A lot of people have been asking me for help with hiring marketing people for their company. I keep repeating the same advice, so I thought I would lay it out here.
My usual disclaimer: This advice is mostly targeted towards startups and lead gen companies who are interested in significantly increasing their traffic and conversions. In other words, performance marketing. If you’re more interested in branding or social media marketing (whatever that is), then this post probably isn’t for you.
There are five key questions you should ask yourself about any potential marketing hire.
Anyone with a good answer to all five is worth his weight in gold- hire him immediately. Hitting three or four of these points can make for a very good hire, as long as you have support staff in place and are willing to spend some time training and getting this person up to speed. And unless you already have a very strong marketing system in place and are bringing this person in at a junior level, I would be careful about expecting much out of someone possessing two or less of these qualities.
Does he have a strong track record of driving traffic?
This is probably the biggest predictor of success in internet marketing. If there’s any way for you to snag someone with deep operational experience, who has the experience of getting his hands dirty and actually building effective campaigns from the ground up, do it.
A low-level, detailed understanding of things like SEO factors and AdWords Quality Score means that you’ll be able to get properly structured campaigns up and running very quickly.
Ideally, your hire has experience driving traffic to his own startup or marketing business, or has managed campaigns for a large e-commerce advertiser.
Is he obsessive and meticulous about metrics?
Internet marketing in 2011 is a lot more about analytics than creativity. You can’t afford to hire someone who will be sloppy about metrics or optimization.
Ask your prospective hire to build a small sample campaign or marketing plan. Is he tracking everything throughout the funnel down to the specific traffic source or creative? Is he going to write four versions of every ad and landing page and split test relentlessly?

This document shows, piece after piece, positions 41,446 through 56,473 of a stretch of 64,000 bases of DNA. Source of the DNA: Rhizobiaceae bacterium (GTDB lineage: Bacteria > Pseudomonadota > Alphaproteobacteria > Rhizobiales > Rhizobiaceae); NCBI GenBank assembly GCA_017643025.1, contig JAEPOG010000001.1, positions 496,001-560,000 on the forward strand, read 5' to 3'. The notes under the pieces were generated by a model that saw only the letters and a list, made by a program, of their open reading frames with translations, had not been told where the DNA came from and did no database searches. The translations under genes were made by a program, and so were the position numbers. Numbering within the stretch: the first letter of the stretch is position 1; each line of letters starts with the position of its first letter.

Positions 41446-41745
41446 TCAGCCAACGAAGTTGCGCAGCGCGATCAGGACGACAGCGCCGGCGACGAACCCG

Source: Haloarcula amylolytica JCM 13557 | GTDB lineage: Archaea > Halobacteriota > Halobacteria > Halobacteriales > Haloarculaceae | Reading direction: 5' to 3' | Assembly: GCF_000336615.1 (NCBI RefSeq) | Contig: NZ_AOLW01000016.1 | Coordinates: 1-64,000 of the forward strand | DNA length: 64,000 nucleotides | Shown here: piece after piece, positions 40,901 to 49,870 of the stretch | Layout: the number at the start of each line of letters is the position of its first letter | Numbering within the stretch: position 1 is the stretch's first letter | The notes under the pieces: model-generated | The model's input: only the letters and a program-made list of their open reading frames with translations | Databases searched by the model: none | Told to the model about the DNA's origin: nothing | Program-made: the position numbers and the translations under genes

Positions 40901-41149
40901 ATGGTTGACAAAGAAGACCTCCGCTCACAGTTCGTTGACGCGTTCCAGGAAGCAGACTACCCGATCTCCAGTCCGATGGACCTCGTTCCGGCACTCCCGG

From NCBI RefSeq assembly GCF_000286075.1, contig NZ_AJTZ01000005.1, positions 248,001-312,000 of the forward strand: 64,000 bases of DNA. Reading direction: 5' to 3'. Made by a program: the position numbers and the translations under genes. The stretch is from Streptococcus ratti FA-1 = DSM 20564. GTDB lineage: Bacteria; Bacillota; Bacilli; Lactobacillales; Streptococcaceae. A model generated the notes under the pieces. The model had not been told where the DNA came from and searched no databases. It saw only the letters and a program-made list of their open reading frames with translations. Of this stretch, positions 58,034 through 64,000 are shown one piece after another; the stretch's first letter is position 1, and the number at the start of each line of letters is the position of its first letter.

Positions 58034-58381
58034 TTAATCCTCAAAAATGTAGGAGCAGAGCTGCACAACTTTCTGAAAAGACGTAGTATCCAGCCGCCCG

Some of the most effective marketers I know are not Mad-Men style hustlers but rather quiet analytics nerds who love digging around in spreadsheets and building mathematical models.
Is he a strong and prolific communicator?
After targeting, the most important factor in any campaign’s success is the strength of the copy. A good writer, even without specific copywriting experience will eventually be able to produce good copy, but a great salesman who can’t write well will be bogged down by the process.
Your marketer is in charge of every point at which you interact with customers, from the headline on your landing page to registration emails. Someone who can quickly produce compelling and well-written content will have a direct and material impact on your conversion rate.
A good proxy for identifying a good writer is finding a good reader. Ask everyone you interview about the last book they read.
Does he have experience managing both small and large budgets?
A small marketing budget demands certain constraints that a large budget does not. Specifically, every dollar has to return results, and you can’t afford to bid against large national or go on too many branding adventures.
“Scrappy” is the word that comes to mind here. Again, someone with experience spending his own money on marketing campaigns is most valuable here.
You should find someone who knows how to work within the constraints of a startup budget but also has experience quickly scaling campaigns once you find product-market fit.
Does he have the makings of a competent salesman?
Claude Hopkins famously said that marketing is salesmanship in print, and that couldn’t be more true today. Many sales tactics, like identifying a customer’s deepest needs and desires, addressing objections, and closing the sale are directly relevant for one-to-many marketing campaigns.
Your marketing hire doesn’t necessarily need the same aggressive, outgoing personality as a top tier sales guy. But he should be able to develop a deep understanding of the customer and know how to build a relationship with customers.
I’ll admit I based this list at least in part on myself and successful marketers I know well, so it’s far from comprehensive. Are there any other qualities a great marketer possesses? Leave a comment!
By the way, we built MixRank to automate many of the research and analytics tasks you would need to hire a marketer for. We think anyone can use MixRank to build successful campaigns. Try it out today (we have a free version).